(Cremin and Myhill, Writing Voices, 2012) Here is an example of one way that this could be visualised.Once the inital ideas are drawn on the page, encourage scribbled words or phrases that children have thought about.Tags: Amity AssignmentsPhotography Assignments For High School StudentsA Family Quarrel EssayProblem Solving Examples With AnswerFuture Science Essays From The Cutting EdgeDialogue Exercises Creative WritingExplication Essay On The Road Not Taken
Opportunities to discuss a range of doorway and portal extracts, to discuss their language, features and forms, to identify particularly effective writing techniques and to imitate these can help young writers understand how to construct and develop their own ideas and writing.
Here’s a list of ideas of great texts that include portals or doors, which I gathered with help from teachers on Twitter: Using text exemplars, modelling writing and demonstrating different features is really valuable, but don’t be tempted to overuse these teaching strategies.
Whilst I have previously used ‘fairy doors’ on trees with younger years, I wanted something else for UKS2.
Something that would spark their imaginations with limitless possibilities…
That way, they can start to see patterns and links, which in turn generates more ideas.” (Pie Corbett, Jumpstart!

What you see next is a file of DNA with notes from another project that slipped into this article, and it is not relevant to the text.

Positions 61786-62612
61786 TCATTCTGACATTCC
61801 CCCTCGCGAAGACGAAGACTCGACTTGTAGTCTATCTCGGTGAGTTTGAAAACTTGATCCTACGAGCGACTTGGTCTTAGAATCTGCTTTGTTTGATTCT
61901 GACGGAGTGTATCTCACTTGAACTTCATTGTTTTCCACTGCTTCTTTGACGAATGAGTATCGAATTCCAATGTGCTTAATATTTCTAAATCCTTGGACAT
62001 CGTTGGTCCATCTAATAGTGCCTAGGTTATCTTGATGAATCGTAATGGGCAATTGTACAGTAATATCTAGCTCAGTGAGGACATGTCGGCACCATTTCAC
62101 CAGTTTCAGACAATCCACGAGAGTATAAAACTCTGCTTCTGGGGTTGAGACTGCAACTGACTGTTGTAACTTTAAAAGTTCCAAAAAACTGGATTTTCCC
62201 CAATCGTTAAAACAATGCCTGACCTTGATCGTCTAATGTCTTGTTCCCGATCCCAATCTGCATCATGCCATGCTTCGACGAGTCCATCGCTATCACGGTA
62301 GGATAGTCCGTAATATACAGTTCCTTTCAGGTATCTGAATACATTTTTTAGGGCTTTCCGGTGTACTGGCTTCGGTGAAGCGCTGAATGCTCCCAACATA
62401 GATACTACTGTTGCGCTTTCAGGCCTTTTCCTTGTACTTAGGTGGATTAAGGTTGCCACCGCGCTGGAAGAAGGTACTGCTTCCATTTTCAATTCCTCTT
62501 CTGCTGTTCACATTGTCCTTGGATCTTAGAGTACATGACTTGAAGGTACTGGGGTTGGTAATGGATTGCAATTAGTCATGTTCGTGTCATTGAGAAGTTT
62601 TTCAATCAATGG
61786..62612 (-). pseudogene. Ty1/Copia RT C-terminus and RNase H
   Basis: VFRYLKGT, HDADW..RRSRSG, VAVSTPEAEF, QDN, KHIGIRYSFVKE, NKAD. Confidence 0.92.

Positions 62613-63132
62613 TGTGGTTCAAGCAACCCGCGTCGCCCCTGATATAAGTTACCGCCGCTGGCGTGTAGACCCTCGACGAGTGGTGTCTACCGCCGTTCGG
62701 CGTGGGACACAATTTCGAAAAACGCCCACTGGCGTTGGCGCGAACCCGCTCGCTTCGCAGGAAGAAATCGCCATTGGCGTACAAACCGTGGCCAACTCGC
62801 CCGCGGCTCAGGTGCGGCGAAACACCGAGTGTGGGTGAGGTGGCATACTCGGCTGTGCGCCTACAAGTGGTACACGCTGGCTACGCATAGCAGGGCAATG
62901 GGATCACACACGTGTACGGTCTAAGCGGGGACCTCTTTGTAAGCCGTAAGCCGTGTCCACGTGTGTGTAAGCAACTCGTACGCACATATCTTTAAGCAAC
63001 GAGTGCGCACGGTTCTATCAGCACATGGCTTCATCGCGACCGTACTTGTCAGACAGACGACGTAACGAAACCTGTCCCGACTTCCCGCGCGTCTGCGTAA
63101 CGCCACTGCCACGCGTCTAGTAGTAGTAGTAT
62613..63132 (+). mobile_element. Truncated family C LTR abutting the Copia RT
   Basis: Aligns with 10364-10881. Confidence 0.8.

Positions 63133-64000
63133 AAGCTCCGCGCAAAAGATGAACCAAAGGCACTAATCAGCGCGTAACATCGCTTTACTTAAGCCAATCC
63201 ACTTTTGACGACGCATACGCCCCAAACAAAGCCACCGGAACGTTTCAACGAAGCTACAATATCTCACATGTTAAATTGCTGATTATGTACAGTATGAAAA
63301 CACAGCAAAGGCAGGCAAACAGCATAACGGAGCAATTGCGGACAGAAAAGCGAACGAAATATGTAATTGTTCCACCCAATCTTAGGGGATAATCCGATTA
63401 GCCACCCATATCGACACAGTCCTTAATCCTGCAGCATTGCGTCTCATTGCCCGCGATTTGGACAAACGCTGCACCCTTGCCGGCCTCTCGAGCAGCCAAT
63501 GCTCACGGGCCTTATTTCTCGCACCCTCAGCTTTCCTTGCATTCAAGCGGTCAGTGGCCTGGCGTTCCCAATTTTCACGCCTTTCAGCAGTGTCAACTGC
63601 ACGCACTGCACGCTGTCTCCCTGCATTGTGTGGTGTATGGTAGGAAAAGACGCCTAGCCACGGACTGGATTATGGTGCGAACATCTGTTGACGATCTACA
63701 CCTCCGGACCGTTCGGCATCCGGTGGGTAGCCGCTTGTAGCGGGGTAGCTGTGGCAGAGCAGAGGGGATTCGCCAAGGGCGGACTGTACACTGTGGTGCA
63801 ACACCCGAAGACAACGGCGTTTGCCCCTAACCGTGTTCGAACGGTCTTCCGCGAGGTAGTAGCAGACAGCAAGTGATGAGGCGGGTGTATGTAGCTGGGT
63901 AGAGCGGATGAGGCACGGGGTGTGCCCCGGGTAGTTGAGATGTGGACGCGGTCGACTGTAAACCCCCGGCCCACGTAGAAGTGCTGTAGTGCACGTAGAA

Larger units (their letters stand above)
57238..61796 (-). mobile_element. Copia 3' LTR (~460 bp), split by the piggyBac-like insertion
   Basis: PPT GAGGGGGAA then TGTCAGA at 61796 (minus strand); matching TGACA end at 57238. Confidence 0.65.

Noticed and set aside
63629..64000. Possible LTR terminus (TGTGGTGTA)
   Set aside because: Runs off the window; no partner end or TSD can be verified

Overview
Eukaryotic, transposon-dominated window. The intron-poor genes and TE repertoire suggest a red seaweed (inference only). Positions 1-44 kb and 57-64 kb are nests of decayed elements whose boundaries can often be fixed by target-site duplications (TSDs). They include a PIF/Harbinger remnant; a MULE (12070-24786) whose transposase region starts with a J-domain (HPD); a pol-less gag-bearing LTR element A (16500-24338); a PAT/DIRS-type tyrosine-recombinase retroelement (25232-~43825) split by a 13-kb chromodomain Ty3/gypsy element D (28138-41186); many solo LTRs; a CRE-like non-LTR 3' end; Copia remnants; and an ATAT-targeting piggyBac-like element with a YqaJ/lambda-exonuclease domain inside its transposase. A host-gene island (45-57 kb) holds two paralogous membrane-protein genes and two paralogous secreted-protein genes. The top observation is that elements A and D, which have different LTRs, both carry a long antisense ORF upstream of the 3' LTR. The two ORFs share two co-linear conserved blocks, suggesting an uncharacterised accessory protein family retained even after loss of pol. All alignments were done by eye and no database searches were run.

Literacy, 2006) Before you ask the children to mind map their initial ideas, perhaps do a whole-class example and model this on the flipchart/whiteboard to show them how it’s done.
We want to give them freedom and the power to take their story wherever they want to.
Finally, once plenty of time has been allowed for idea generation, discussion, reading and visualisation, allow sufficient time for children to draft, revise, edit and publish their stories.
Objects and Visual Stimulus I began by looking for visual stimulus online and came across a wide range of excellent visuals, particularly on Pobble 365 (try Doors, The Tree Door, Opening Doors, The Mysterious Door and The Tomb for starters! I also found an excellent website called The Secret Door, whereby children can click on the door to reveal different settings and unusual places.
For children struggling to come up with an idea for a fantasy world, they could use this to stimulate ideas further.